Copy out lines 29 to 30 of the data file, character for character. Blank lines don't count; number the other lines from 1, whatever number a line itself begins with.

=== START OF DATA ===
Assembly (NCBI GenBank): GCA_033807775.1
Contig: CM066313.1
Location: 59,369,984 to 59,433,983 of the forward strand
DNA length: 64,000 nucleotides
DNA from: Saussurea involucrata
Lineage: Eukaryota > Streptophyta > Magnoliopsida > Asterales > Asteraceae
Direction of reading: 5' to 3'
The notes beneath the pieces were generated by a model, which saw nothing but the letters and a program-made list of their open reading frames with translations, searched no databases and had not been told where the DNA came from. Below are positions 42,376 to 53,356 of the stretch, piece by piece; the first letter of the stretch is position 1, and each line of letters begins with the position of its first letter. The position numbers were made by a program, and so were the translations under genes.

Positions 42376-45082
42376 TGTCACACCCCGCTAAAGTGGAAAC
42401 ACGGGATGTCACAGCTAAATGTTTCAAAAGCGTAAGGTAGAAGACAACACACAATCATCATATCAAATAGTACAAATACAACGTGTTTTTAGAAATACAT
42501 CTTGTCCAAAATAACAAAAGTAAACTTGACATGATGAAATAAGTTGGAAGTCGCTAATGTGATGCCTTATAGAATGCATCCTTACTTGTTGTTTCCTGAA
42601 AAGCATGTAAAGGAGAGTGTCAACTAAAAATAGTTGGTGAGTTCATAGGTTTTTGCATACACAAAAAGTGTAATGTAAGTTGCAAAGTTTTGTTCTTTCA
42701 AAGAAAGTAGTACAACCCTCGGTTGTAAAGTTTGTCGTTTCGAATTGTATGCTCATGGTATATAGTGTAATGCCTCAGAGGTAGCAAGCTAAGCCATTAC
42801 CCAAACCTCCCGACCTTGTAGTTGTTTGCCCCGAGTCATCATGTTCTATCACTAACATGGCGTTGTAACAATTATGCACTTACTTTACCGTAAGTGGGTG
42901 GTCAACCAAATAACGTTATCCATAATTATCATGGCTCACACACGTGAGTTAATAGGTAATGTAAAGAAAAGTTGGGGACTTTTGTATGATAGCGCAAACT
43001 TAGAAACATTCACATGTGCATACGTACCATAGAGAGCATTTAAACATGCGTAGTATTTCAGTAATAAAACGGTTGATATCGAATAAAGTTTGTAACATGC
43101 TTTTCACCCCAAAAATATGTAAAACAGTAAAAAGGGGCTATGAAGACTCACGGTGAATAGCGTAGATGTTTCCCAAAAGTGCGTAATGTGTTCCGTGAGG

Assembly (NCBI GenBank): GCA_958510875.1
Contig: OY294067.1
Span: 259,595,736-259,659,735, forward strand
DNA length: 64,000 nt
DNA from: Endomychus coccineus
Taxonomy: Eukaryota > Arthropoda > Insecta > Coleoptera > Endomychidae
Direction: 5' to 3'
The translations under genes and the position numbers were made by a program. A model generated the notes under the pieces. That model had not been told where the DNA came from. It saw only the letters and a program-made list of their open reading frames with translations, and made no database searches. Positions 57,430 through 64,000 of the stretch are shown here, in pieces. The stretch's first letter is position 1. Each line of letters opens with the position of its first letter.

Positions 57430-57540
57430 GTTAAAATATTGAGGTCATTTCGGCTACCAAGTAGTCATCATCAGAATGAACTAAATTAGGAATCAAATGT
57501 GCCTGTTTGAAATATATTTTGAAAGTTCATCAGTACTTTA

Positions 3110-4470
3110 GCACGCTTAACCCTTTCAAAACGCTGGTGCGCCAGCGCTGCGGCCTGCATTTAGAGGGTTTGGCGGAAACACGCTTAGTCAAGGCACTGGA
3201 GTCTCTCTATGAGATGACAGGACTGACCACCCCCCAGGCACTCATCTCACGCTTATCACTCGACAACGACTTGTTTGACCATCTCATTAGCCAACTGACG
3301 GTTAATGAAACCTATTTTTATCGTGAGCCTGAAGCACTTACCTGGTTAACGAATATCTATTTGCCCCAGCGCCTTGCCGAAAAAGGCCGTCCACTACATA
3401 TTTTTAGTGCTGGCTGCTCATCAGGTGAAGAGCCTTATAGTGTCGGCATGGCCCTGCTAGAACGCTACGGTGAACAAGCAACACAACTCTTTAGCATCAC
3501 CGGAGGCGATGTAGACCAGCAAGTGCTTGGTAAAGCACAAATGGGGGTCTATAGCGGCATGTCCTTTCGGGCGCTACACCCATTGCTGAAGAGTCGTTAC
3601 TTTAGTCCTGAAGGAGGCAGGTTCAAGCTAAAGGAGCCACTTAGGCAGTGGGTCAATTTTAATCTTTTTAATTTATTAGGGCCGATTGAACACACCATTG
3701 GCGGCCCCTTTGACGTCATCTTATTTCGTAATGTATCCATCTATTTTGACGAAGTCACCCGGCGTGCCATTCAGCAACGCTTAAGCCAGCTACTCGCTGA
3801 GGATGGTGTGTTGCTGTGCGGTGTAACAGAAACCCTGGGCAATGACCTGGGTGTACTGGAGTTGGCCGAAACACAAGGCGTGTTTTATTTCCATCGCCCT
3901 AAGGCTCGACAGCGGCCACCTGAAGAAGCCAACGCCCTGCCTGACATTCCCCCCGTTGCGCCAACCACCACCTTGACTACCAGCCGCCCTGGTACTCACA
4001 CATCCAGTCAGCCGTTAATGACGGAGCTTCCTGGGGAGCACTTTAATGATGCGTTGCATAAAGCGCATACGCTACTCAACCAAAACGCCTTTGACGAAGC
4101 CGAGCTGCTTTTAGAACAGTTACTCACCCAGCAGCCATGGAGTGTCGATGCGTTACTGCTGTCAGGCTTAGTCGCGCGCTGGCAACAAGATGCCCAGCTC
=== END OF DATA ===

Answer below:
57501 GCCTGTTTGAAATATATTTTGAAAGTTCATCAGTACTTTA

Positions 3110-4470